We’ve got split lighting on this shot – Andy’s turned to face me, the light is still around 3-4 o’clock. Really dramatic look when you get contrast like this – maybe 3-4 stops difference between sides of his face.

This shows the rim light – we’d been shooting at high power for ages and the main AD200 needed a battery refresh – but thought this one showed what was happening quite well.

The very next shot – we got both flashing.

Conclusion…

I do like the quality of light this produces, most of my kit has white reflectors so nice to have something silver, which just feels edgier.

The build quality seems superior to some pop up beauty dishes I’ve used in this price range – there are 16 springy rods rather than the usual 8, so it is rounder, rather than octagonal.

The reflections from the open or gridded beauty dish are not attractive – so be aware of that it you can see reflections and put the diffuser panel over it to get a nicer round disc.

I’ll be using this on commercial and fashion shoots to see how it performs, so watch this space!

More Photos

Social media content creation in Lockdown

How can you create new images and social media content, safely, whilst we are still operating under bizarre lockdown circumstances?

The good news…

Luckily, the government guidance states that people should work from home unless they “absolutely cannot do so” – which most photographers can’t.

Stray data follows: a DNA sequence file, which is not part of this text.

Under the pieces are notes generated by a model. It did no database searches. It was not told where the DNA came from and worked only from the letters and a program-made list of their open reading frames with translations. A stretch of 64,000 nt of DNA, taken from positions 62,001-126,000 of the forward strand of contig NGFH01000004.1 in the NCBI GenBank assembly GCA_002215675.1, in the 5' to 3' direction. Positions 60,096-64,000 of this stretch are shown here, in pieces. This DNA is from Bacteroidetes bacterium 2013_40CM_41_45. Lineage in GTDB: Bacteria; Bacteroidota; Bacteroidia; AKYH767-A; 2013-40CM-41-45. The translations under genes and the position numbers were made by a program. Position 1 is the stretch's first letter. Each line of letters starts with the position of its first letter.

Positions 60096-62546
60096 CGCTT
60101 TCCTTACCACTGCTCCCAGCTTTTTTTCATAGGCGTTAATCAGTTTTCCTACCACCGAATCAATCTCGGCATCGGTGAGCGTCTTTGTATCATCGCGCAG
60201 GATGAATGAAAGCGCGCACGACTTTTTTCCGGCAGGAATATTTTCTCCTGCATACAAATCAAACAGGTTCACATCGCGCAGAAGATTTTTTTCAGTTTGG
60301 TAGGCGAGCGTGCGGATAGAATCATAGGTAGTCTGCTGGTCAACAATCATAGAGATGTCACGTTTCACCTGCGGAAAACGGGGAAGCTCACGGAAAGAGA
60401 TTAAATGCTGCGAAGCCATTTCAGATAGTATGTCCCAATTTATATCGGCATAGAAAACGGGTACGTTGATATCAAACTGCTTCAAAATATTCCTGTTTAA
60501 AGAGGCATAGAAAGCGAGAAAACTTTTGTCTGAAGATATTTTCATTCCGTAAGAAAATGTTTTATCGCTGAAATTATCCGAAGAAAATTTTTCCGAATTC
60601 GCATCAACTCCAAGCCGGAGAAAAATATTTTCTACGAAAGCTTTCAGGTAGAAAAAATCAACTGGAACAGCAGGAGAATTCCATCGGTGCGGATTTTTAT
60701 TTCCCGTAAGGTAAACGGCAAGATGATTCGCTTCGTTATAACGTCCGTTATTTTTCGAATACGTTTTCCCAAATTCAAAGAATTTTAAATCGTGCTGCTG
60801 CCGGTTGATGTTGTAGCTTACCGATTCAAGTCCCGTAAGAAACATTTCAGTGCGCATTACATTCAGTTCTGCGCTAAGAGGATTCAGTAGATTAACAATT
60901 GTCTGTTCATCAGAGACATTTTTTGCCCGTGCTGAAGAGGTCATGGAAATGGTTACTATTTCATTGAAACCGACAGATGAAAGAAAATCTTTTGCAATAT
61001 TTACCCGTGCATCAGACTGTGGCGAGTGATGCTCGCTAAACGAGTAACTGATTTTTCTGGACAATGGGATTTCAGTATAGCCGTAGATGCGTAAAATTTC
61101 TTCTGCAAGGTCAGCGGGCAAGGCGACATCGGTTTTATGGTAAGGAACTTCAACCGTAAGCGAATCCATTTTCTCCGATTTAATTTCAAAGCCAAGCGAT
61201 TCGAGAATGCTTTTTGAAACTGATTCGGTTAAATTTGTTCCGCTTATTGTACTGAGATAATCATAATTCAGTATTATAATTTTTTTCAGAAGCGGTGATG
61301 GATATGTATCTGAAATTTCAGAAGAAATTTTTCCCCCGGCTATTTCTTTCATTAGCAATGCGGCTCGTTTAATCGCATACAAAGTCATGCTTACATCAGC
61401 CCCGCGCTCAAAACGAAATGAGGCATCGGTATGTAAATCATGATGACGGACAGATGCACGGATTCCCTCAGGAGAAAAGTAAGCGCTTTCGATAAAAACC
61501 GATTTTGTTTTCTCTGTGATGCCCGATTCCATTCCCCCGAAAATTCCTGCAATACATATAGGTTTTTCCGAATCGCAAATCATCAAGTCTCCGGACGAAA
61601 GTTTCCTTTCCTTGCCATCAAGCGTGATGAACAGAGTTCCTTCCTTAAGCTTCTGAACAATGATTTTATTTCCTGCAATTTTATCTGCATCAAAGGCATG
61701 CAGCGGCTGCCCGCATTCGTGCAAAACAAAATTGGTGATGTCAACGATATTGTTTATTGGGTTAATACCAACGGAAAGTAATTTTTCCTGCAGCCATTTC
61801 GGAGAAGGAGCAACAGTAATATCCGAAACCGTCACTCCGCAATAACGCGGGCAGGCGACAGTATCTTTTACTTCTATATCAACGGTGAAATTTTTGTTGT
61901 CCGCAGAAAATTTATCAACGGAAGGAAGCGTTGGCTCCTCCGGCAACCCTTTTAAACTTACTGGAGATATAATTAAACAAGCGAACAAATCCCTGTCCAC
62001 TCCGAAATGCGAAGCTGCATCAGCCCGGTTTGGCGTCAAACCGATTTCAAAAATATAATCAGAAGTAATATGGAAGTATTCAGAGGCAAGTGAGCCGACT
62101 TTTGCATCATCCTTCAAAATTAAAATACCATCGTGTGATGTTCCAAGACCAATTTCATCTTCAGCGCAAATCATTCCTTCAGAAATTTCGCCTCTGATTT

So this means we can still travel to create images for businesses. That was a huge relief for content creators around the UK!

Business As Usual for photography? Well no, it isn’t quite…

Whilst we can work, our clients are experiencing huge disruption. Many teams are working from home, businesses are closed and people are on furlough, so are not allowed to do “work”, even if that is a photoshoot.

So what can we/you do to generate new social media content? Especially in these weeks before Lockdown starts to be lifted and we need to ramp up our output.

Here are a few ideas – and things we’ve been helping with.

All the photos were taken between November 2020 and February 2021

Shoot at Home

Sarah De Wit at home
Mark Westaby – Chef who delivers to your door!

So consider asking your photographer to come to your home if that’s appropriate,  maybe home office, or if you are a chef,  your home kitchen could work perfectly. We’ve done a few of these and they worked brilliantly – meeting the families and pets is a bonus and it’s really easy for you to get changed and relax in your own home.

Shoot Outdoors

Phil Storey from Glow

How about using the great outdoors, as this is the lowest risk and possibly the most creative way of doing a shoot. Outside we have so many options available. It’s a chance to put you in front of iconic buildings and associate your brand and to your city. Or we could find a variety of walls to vary the background,  big glass buildings give you that city look or red brick walls and more rustic feel. Maybe green fields and countryside fit your brand better, we can go there too.